There’s funding available from organisations in Scotland like the Energy Savings Trust, for those looking to purchase EVs! If you really want to find out more, here is a recording of a 2019 webinar that gives a ‘deep dive’ into the topic:

These incentives combined may be the perfect opportunity for Scottish creative practitioners and cultural organisations using a car or van for their work or touring schedule to make their first foray into the world of EVs, thus making a positive contribution to the green recovery while dramatically reducing their greenhouse gas emissions.

One Point by Good Energy

One Point by Good Energy helps organisations install 100% renewable energy charging points on their premises, for the use of their staff, visitors and audience. As supporters of the Green Arts Initiative, we know they’re experts in renewable electricity, and are committed to enabling the cultural sector to help lead society in climate action. Find out more in this video or get more information:

Some final words

If you’re still not convinced about the pros of electric vehicles, have a read of this blog from the Energy Saving Trust, whose team members shared their experiences of owning and driving EVs. They’ve also written an excellent article on EVs and the green recovery, which is well worth reading.

This is a big topic and we’ve barely touched the sides, but we hope it’s helped you understand electric vehicles, their increased use on UK roads and their advantages a little better. If you have an EV, have experiences with buying or hiring, or have a case study to share with the sector – let us know!

Electric Vehicles and their role in the Green Recovery

We worked with our partner – renewable energy expert, Good Energy – to produce this blog. Good Energy are suppliers of genuine renewable electricity and are committed to enabling the cultural sector to help lead society in climate action. They are supporters of Creative Carbon Scotland and the Green Arts Initiative.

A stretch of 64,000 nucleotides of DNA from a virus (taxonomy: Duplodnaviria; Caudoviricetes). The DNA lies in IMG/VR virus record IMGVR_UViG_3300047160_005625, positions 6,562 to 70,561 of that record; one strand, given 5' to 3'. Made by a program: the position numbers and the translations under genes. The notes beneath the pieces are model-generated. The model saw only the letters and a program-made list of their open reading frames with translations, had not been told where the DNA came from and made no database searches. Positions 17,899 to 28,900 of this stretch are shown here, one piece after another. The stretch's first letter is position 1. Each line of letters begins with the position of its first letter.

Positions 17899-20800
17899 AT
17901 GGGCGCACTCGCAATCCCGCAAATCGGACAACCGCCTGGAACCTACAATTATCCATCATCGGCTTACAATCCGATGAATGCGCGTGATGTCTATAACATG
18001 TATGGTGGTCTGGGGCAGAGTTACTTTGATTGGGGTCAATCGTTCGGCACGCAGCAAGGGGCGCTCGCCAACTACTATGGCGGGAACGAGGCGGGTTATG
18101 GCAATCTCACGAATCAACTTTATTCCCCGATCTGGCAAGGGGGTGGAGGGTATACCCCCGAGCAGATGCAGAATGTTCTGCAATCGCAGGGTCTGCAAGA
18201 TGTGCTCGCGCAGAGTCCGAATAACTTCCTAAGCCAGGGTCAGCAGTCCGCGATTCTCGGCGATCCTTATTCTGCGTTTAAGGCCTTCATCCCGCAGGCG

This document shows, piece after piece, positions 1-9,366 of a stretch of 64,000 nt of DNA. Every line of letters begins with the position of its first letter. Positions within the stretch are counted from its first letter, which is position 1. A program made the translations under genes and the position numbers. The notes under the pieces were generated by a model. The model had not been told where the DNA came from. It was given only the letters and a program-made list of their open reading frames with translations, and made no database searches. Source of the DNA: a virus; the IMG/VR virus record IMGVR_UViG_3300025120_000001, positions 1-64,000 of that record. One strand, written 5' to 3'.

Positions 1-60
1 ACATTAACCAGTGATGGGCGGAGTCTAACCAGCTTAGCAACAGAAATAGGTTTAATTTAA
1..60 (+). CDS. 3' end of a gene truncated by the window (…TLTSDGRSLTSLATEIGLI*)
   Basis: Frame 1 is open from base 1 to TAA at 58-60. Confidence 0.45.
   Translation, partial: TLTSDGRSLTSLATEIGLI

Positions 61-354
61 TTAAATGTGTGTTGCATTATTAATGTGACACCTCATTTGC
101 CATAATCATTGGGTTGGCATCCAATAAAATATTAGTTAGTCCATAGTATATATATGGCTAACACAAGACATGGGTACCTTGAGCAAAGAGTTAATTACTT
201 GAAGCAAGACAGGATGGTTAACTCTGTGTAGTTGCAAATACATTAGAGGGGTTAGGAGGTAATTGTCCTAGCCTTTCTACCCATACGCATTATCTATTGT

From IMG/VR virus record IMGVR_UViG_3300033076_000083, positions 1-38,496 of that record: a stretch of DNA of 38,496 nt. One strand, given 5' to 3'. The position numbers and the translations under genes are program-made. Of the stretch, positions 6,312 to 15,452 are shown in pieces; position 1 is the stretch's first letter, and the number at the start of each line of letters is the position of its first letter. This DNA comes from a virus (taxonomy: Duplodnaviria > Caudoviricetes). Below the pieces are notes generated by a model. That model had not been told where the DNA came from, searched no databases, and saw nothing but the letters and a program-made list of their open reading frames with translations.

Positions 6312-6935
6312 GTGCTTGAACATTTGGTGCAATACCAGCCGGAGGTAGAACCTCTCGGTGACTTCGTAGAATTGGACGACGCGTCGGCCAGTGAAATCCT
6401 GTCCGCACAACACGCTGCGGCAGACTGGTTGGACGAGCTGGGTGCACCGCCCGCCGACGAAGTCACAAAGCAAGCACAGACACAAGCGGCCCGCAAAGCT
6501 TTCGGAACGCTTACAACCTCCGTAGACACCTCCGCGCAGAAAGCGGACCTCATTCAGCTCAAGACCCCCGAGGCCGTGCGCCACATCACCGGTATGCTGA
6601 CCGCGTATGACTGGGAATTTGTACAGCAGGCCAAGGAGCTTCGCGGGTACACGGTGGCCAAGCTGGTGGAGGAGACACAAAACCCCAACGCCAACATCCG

Pure electric vehicles are powered solely by electric motors, most often using a rechargeable battery. Plug-in hybrid vehicles generally use a rechargeable battery and petrol or diesel.

[1] https://www.ons.gov.uk/economy/environmentalaccounts/articles/roadtransportandairemissions/2019-09-16, accessed 17/11/2020

[2] Driving.co.uk (https://www.driving.co.uk/the-power-to-surprise/history-electric-car/), MG (https://mg.co.uk/hub/electric/the-history-of-electric-vehicles-a-timeline/), WhatCar (https://www.whatcar.com/news/history-of-the-electric-car/n18063), accessed 16/11/2020

[3] Scottish Government website: https://www.gov.scot/policies/renewable-and-low-carbon-energy/low-carbon-transport/, accessed 16/11/2020

[4] https://www.bbc.co.uk/news/science-environment-54981425, accessed 18/11/2020

[5] https://www.autocar.co.uk/car-news/best-cars/top-10-best-electric-cars, accessed 16/11/2020

[6] https://www.nextgreencar.com/electric-cars/statistics/, accessed 16/11/2020

[7] https://www.nextgreencar.com/electric-cars/statistics/, accessed 17/11/2020

[8] David Hirst, ‘Electric vehicles and infrastructure’, Briefing Paper 7480, House of Commons Library, 25 March 2020, p.6.

[9] https://www.buyacar.co.uk/cars/economical-cars/electric-cars/726/electric-car-range-how-far-will-they-really-go-on-a-single, accessed 17/11/2020

[10] https://www.energyvoice.com/renewables-energy-transition/211147/scotland-leads-the-charge-on-electric-vehicle-roll-out/, accessed 17/11/2020

[11] https://www.drive-electric.co.uk/how-long-does-it-take-to-charge-an-electric-car/, accessed 17/11/2020

[12] https://www.theguardian.com/environment/2020/sep/04/higher-price-of-electric-cars-a-concern-for-more-than-half-of-uk-consumers, accessed 17/11/2020

[13] https://energysavingtrust.org.uk/grants-and-loans/electric-vehicle-loan/, accessed 16/11/2020

[14] https://www.gov.uk/plug-in-car-van-grants accessed 16/11/2020